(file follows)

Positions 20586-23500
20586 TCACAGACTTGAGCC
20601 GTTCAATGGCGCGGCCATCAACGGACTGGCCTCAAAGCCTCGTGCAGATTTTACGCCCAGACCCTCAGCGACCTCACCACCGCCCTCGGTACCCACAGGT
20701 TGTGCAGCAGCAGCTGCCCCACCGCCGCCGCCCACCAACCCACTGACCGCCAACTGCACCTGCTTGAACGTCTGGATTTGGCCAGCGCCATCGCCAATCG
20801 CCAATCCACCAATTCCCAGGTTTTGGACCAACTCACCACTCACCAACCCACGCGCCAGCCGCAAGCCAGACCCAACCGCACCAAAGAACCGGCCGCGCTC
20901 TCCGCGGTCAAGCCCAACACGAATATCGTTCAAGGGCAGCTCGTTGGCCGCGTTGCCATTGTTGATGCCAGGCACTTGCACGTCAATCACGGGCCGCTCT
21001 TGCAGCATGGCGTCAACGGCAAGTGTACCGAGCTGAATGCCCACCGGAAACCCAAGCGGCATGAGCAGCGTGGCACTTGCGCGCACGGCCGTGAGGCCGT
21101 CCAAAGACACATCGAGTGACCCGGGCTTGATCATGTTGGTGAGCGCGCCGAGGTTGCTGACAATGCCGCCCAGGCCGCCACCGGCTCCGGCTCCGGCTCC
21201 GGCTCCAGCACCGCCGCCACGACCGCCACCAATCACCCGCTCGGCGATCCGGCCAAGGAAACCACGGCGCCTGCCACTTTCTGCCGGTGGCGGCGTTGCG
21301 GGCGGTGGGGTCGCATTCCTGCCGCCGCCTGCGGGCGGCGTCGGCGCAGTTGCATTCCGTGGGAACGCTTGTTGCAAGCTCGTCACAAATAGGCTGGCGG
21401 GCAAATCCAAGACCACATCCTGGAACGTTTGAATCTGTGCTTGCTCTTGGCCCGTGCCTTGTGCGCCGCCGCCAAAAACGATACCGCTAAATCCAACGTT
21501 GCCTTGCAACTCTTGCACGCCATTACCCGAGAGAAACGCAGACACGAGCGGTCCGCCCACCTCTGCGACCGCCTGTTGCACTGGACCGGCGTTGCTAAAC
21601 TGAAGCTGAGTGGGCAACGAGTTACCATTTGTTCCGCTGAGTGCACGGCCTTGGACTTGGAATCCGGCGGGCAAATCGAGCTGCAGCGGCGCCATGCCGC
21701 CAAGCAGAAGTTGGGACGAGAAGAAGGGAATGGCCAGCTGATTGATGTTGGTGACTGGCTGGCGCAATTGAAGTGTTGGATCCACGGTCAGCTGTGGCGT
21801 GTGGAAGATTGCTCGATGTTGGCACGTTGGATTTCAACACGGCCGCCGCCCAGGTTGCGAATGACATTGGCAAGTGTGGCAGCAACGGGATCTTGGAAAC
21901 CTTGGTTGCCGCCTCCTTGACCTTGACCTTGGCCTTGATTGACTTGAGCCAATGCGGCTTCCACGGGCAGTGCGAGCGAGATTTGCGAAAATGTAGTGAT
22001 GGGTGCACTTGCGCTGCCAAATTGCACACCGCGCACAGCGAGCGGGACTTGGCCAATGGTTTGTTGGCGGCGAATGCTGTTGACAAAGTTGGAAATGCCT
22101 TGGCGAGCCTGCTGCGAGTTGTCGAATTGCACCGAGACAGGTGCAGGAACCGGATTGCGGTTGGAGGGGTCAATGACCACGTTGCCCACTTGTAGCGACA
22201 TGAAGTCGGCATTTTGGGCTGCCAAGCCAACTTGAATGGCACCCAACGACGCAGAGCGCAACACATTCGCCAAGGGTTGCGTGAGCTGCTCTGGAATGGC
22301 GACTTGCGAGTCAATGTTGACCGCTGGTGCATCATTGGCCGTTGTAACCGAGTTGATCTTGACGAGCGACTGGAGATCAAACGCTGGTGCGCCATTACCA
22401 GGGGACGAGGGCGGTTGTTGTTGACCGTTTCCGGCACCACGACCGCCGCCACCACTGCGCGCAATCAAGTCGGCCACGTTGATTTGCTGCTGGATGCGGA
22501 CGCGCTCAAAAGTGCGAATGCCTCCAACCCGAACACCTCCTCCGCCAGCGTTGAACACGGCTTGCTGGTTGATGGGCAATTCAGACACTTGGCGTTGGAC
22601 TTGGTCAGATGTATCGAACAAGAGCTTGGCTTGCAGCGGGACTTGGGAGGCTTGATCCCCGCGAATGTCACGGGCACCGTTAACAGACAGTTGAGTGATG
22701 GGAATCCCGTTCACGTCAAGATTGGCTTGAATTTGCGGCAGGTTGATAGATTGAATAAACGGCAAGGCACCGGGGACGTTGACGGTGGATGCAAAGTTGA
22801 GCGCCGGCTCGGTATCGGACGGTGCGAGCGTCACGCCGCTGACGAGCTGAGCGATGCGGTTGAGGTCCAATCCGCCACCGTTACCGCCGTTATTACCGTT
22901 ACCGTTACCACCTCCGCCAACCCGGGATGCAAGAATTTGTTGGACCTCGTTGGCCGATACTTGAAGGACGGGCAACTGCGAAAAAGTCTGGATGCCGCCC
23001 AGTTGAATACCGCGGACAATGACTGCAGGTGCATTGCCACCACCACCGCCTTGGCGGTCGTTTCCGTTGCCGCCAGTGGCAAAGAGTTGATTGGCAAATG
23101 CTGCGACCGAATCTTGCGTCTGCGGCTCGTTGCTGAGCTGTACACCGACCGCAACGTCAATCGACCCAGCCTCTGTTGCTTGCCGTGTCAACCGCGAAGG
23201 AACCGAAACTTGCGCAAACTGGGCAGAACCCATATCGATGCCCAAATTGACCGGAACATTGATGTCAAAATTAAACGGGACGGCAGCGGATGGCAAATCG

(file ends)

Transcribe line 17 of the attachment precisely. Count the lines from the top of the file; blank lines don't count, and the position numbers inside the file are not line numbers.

22001 GGGTGCACTTGCGCTGCCAAATTGCACACCGCGCACAGCGAGCGGGACTTGGCCAATGGTTTGTTGGCGGCGAATGCTGTTGACAAAGTTGGAAATGCCT